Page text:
Robert J. Bertholf ’62 died on February 19, 2016, in Austin, Texas.
(The following was published in the Austin American-Statesman from February 21 to February 22, 2016):
Robert John Bertholf, born November 4, 1940, died at his home in Austin on February 19, 2016. He is survived by his wife, Anne, children and grandchildren: Elizabeth Malone (John), Julia Smith (Evan, and children Carson and Wyatt), and Peter Null, as well as his sister Gail Hardesty and her family.
Bob grew up in Wakefield, MA, and Troy, NY. His undergraduate years at Bowdoin College were consumed with the study of literature and the pursuit of athletic excellence in hockey and lacrosse. He earned both MA and Ph.D degrees at the University of Oregon. From 1968 until 1979, he was on the faculty at Kent State University, Kent, Ohio. Independently, he established a well-regarded journal of poetry and art, Credences, published from 1975-1985. He was instrumental, as well, in the design and implementation of a well-regarded celebration of literature and music, the Creative Arts Festival, which was the site of Devo’s first live show in 1973.
In 1979, Bob was named Curator of the Poetry and Rare Books Collection at the State University of New York, Buffalo. In his first months there, he designed an important celebration of the significance of Canadian literature, a Canadian Arts Festival where writers such as Margaret Atwood and Michael Ondaatje were presenters. In his long career with UB, the Poetry Collection hosted innumerable poetry readings and, in collaboration with local organizations, co-sponsored readings and celebrations of literature and art. Independently and with colleagues, he wrote books celebrating and analyzing the work of writers such as Denise Levertov and Robert Duncan, Lorine Niedecker, Joel Oppenheimer. At the time of his death, he was fully engaged in ongoing studies of the poets whose work challenged and inspired him, buoyed by a community of neighbors and friends.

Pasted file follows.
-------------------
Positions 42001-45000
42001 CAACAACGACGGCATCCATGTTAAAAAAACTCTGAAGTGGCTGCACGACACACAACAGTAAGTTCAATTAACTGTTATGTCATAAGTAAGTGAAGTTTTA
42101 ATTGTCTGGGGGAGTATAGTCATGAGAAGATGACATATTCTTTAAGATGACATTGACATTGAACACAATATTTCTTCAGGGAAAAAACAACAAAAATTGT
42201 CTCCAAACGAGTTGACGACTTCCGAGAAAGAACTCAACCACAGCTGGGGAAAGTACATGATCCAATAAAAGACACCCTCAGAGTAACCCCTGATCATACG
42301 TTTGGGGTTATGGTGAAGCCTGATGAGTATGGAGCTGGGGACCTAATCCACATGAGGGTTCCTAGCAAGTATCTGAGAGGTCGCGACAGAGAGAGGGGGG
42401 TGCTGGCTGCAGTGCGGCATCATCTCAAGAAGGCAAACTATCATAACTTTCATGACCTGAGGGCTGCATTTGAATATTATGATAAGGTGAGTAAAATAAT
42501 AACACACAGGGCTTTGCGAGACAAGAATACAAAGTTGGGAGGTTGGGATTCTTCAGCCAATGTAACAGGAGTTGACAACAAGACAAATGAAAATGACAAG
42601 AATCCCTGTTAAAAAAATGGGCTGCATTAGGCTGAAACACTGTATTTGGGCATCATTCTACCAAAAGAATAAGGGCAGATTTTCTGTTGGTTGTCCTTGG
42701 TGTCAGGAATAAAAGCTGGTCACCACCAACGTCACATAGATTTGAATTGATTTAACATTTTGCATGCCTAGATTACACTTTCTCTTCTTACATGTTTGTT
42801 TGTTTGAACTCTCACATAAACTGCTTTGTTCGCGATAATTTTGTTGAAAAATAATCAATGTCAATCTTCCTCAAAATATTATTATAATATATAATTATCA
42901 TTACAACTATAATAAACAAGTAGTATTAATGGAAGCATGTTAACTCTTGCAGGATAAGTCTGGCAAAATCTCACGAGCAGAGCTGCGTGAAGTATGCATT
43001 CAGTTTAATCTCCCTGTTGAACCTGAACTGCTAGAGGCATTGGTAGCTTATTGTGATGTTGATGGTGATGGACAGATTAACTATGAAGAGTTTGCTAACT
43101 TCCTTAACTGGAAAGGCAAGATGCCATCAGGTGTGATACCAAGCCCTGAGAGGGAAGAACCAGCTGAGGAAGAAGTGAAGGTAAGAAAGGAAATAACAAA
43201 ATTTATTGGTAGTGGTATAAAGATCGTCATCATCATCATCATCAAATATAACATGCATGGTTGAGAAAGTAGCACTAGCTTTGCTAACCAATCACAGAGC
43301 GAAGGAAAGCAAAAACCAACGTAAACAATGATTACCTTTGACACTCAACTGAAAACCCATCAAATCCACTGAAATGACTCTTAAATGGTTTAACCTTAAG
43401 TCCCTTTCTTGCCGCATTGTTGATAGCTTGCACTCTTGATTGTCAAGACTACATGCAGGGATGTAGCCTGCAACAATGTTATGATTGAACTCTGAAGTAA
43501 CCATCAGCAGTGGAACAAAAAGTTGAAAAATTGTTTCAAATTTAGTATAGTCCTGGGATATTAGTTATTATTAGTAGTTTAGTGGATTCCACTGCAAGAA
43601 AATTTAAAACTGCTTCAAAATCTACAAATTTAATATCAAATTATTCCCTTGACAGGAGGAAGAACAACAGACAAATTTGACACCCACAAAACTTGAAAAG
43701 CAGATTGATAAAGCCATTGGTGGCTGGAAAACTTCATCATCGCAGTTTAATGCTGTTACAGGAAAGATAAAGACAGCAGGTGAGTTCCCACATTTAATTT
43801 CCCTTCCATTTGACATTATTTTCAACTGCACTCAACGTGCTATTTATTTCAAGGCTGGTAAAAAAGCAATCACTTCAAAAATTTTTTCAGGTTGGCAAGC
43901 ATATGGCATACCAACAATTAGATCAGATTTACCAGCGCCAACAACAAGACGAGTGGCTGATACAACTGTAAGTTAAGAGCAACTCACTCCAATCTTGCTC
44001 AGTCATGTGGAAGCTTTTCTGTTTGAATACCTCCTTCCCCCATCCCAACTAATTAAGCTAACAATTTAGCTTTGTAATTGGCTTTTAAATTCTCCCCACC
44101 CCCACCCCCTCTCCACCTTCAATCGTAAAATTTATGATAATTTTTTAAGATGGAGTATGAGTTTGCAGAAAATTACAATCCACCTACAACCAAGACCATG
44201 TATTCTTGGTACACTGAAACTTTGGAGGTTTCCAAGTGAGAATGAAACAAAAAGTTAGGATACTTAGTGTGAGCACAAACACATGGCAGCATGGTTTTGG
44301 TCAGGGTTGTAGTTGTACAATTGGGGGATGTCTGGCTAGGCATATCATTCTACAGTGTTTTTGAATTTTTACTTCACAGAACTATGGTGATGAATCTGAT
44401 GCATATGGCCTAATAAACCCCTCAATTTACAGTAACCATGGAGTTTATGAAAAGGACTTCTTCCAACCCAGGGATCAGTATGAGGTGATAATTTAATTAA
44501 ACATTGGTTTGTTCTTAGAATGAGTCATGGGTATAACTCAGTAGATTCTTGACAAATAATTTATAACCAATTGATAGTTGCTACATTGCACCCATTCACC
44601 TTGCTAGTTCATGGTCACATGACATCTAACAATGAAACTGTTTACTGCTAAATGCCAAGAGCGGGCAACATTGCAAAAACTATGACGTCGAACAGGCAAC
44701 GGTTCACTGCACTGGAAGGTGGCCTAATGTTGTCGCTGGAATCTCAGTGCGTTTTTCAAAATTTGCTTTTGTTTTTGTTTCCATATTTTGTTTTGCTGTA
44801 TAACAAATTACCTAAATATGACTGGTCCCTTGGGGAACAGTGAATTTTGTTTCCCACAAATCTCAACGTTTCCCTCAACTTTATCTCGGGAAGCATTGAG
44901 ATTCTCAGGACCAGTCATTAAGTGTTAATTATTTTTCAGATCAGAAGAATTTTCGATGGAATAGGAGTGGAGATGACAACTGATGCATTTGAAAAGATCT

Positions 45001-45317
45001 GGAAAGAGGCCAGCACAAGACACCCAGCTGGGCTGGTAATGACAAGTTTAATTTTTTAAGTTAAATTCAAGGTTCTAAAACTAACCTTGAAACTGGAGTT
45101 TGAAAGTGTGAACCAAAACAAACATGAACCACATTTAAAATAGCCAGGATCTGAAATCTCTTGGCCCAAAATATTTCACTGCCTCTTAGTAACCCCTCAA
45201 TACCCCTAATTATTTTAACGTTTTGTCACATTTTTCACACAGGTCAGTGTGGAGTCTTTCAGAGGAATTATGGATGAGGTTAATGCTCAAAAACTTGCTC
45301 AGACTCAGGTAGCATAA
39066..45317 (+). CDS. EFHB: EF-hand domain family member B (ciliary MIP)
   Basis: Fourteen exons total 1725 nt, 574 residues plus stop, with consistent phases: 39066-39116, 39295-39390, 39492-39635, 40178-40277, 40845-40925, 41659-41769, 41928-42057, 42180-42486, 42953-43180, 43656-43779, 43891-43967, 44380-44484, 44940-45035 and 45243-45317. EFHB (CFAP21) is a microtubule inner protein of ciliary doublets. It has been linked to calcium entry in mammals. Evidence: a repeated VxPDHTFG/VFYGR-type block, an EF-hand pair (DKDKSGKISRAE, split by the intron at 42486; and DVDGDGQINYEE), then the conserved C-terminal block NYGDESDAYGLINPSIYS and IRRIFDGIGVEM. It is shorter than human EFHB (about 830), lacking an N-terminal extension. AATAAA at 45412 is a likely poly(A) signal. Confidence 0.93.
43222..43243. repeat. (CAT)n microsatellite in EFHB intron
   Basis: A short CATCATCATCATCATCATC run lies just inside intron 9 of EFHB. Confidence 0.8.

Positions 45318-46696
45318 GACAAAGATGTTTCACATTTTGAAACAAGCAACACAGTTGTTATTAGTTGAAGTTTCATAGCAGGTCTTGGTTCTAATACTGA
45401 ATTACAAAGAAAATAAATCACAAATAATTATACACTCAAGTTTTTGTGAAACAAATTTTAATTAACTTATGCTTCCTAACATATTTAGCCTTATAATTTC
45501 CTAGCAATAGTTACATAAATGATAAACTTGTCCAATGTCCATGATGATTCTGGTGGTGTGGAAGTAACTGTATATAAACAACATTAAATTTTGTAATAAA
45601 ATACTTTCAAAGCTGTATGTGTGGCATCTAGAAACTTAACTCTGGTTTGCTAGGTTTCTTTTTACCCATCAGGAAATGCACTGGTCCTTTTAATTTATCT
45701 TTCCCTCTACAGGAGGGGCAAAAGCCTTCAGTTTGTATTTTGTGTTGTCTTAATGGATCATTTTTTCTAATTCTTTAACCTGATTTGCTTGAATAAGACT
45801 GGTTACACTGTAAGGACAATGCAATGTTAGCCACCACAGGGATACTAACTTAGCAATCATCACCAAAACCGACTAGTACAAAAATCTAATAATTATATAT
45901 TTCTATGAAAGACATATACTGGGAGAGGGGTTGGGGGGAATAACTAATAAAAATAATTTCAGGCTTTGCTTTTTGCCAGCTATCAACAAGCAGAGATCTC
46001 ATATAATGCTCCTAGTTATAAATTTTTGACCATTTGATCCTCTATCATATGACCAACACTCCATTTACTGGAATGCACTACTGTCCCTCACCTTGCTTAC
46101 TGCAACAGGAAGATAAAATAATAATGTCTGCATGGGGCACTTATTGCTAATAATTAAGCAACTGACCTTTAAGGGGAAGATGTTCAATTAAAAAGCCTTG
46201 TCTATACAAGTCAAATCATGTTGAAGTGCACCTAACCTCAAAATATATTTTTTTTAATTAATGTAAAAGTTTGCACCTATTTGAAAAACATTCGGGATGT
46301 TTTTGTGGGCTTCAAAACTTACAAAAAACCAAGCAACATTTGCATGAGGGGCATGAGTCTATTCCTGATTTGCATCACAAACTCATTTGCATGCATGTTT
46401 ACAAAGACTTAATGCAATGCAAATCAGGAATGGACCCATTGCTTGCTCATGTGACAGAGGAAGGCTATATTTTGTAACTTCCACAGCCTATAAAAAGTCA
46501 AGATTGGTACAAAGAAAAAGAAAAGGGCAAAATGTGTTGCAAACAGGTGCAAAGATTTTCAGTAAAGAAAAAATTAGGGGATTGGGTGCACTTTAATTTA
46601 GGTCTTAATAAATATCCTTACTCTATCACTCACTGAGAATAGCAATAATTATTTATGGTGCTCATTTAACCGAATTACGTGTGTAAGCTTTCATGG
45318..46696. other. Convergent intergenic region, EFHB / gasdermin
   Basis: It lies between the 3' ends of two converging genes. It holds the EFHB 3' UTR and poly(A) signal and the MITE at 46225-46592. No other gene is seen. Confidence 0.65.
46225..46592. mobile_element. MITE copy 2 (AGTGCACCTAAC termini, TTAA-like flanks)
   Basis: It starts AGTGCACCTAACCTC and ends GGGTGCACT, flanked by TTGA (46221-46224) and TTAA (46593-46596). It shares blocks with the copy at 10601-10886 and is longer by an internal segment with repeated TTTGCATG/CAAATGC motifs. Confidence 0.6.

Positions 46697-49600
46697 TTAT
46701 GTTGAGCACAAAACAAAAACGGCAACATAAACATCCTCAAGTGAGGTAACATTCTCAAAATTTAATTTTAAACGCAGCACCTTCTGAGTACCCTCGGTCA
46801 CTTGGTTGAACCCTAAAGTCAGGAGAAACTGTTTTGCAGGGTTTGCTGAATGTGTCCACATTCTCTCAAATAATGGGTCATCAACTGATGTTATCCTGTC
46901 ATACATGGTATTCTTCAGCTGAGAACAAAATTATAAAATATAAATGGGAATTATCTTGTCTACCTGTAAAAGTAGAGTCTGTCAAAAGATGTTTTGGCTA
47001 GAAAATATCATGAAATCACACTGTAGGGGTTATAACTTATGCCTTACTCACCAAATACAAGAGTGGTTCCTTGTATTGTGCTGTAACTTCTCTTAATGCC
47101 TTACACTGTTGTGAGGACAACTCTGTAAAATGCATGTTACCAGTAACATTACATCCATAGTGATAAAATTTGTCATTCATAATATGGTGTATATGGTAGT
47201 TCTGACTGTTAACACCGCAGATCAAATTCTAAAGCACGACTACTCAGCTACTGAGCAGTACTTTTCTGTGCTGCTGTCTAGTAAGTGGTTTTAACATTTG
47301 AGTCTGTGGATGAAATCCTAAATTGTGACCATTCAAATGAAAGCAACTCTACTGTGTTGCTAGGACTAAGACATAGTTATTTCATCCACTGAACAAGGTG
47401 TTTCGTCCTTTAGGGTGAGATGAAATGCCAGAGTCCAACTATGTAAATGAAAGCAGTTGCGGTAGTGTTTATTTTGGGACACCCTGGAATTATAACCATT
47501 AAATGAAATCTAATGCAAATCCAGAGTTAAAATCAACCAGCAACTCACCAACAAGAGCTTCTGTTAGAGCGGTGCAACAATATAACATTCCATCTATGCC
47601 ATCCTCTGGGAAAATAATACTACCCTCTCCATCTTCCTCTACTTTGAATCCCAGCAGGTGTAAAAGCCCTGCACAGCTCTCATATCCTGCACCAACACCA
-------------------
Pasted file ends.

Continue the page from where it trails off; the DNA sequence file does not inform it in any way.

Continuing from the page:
Bob never did anything small. He was a generous host, an inspired cook, a lifelong sports fan, and a critic in the finest sense of the word: a man who made everyone better through his jovial hectoring. He was an enthusiastic friend, colleague and neighbor. He kept an open mind and an open heart, and he will be truly missed.